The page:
Fear of unsafe public spaces erodes women’s autonomy - Hindustan Times
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Fear of unsafe public spaces erodes women’s autonomy

Jan 27, 2024 10:05 PM IST

The study argues that as the idea of the unsafe city has taken hold, women have been forced to restrict their own conduct in public while facing restraints

Only 14% of women who have experienced physical or sexual violence have sought help and 77% have kept their suffering to themselves, according to the National Family Health Survey-5. Despite the silence on these forms of violence that occur at home or work, post the 2012 Delhi gang rape, attention has been fixed on public violence, particularly in cities. These issues were studied by the GendV project based at Cambridge University, led by Dr Nandini Gooptu of Oxford University, and conducted by field researchers in India.

Women have been cast as vulnerable and in need of paternalistic protection and guardianship of the State and family. (HT File) PREMIUM
Women have been cast as vulnerable and in need of paternalistic protection and guardianship of the State and family. (HT File)

Dr Gooptu said, “As cities become more modern but also more unsafe, we found that this fear of public urban violence has led to ever more tight control, coercion, even abuse, of women, and this is causing significant harm to women’s mental and physical well-being.” Field researcher Rupal Anand, a student, adds, “I was struck by how many young women spoke passionately about the pain and anxiety caused by micro-regulation of their life”.

Gurugram was the site for this study, as it epitomises India’s techno-urban modernism and it is also perceived as an unsafe city, in which violence is thought to be perpetrated by so-called backward local residents or migrant workers, and exacerbated by the lack of safe lighting, transport infrastructure or urban planning strategies. The fear of violence as an external threat has led to the setting up of an extensive system of private security and digital surveillance and campaigns for better urban infrastructure to ensure women’s safety.

Public policy concerns about women’s safety have seen a decisive shift in recent years. Women have been cast as vulnerable and in need of paternalistic protection and guardianship of the State and family. The study argues that as the idea of the unsafe city has taken hold, women have been forced to restrict their own conduct in public, while also facing restraints on their mobility and behaviour. This curtails their personal freedom and erodes their right to a life of dignity and autonomy.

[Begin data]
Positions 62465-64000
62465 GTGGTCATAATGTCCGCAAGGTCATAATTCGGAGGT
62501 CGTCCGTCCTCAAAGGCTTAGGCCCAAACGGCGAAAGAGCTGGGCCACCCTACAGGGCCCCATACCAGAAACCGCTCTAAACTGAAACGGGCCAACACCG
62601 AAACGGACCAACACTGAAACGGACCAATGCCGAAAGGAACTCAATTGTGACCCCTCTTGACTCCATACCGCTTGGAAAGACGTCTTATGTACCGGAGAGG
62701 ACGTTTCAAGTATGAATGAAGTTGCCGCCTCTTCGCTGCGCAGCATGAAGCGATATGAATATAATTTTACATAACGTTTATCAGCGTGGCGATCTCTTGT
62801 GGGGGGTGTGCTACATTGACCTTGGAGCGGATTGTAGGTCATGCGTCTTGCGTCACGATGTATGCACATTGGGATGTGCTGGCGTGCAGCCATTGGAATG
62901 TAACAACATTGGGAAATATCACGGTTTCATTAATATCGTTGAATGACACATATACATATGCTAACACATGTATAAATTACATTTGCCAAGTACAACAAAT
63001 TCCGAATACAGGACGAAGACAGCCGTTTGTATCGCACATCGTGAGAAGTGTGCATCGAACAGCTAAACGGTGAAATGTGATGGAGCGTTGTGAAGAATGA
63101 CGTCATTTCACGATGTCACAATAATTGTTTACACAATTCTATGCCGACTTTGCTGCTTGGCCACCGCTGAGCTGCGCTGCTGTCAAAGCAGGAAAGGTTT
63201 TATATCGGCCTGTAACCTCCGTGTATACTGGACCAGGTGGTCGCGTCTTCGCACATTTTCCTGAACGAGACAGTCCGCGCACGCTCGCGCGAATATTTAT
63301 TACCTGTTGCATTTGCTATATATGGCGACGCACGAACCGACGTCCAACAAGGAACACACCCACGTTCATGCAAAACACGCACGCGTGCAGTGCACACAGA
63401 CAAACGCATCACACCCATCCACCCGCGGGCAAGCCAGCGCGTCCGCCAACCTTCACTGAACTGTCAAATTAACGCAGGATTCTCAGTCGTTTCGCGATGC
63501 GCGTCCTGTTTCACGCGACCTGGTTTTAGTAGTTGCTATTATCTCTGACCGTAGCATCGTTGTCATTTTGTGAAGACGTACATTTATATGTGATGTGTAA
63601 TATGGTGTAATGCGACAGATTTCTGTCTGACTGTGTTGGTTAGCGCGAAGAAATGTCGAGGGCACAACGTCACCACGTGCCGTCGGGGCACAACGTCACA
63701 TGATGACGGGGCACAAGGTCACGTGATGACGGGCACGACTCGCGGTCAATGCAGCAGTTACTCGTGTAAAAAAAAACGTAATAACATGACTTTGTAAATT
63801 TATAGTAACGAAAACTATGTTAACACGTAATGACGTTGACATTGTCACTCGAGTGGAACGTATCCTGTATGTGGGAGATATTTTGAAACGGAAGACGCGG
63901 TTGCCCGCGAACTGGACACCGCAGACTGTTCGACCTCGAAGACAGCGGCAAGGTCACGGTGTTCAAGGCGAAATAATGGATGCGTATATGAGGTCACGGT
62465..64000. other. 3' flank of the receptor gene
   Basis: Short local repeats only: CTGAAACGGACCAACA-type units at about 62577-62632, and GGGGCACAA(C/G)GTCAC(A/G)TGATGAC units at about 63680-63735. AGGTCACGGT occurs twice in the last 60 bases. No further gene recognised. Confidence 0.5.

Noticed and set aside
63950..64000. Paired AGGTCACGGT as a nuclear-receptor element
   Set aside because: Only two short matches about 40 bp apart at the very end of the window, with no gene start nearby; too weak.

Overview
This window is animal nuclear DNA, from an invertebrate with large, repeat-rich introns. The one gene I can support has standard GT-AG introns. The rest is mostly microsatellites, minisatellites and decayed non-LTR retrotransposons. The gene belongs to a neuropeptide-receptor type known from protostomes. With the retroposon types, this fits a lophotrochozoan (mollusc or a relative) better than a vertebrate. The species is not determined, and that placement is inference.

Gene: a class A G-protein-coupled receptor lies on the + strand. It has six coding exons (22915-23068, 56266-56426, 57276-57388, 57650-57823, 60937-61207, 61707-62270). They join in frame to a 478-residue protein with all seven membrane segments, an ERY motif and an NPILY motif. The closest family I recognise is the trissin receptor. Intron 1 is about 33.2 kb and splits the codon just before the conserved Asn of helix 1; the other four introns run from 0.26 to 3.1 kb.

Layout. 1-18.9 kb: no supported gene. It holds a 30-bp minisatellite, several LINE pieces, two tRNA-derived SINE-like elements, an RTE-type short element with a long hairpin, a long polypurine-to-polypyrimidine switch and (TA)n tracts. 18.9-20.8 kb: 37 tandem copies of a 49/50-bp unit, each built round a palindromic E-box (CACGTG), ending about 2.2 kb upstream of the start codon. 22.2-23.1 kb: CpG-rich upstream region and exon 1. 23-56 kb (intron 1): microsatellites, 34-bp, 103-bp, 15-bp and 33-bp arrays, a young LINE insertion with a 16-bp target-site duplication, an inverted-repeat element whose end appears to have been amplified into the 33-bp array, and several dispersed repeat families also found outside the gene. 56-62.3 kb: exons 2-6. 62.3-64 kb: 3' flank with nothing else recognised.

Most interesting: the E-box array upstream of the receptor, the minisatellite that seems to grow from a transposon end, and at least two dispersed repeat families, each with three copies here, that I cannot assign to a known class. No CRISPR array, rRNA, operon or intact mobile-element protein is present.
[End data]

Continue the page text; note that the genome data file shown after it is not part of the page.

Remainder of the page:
Young women who live with their parents are enjoined, according to the study, to be cautious, notably by wearing modest clothes and make-up, curtailing their mobility in the city and restricting their social life. They describe feeling a constant emotional onslaught and mental stress, being torn between a sense of love, duty and loyalty towards their family, and a desire to make their own choices. Women are also forced to be secretive about their social life. When these experiences expose them to danger and risks, such as abusive partners or health issues arising from intimate relations, they are unable to deal with these safely in discussions with their families.

At the same time, due to the instilling of fear about safety, many women have internalised a sense of terror about male violence in public spaces. Women describe being perennially fearful when moving around the city. Ritika (name changed) described how this had left her with a lack of confidence and turned her into an overly reticent person, inhibited her capacities and led her to dial down her ambitions, affecting her life chances. The study notes that well-intentioned campaigns for women’s public safety often emphasise the threat of gendered violence, with notions such as “rape capital”. The study argues that the unintended consequences of such projections are twofold. One is to frighten women and force them to discipline themselves, with negative implications for their freedom; the other is to fuel their family’s anxiety and intensify patriarchal control.

Being over-protective about women’s everyday conduct, says the study, led to their lives being affected with enduring negative consequences, not only by diminishing their autonomy and sense of self but also by breeding distrustful and damaging relationships, as well as impairing mental and physical health — all with far-reaching broader consequences for public health, youth well-being and inter-generational dynamics in society. The study recommends that generating awareness about these issues must accompany any public campaign so that attention is not only focused on law and order and infrastructure as solutions but also on the private sphere of relationships and the impact on young women’s lives.

The views expressed are personal

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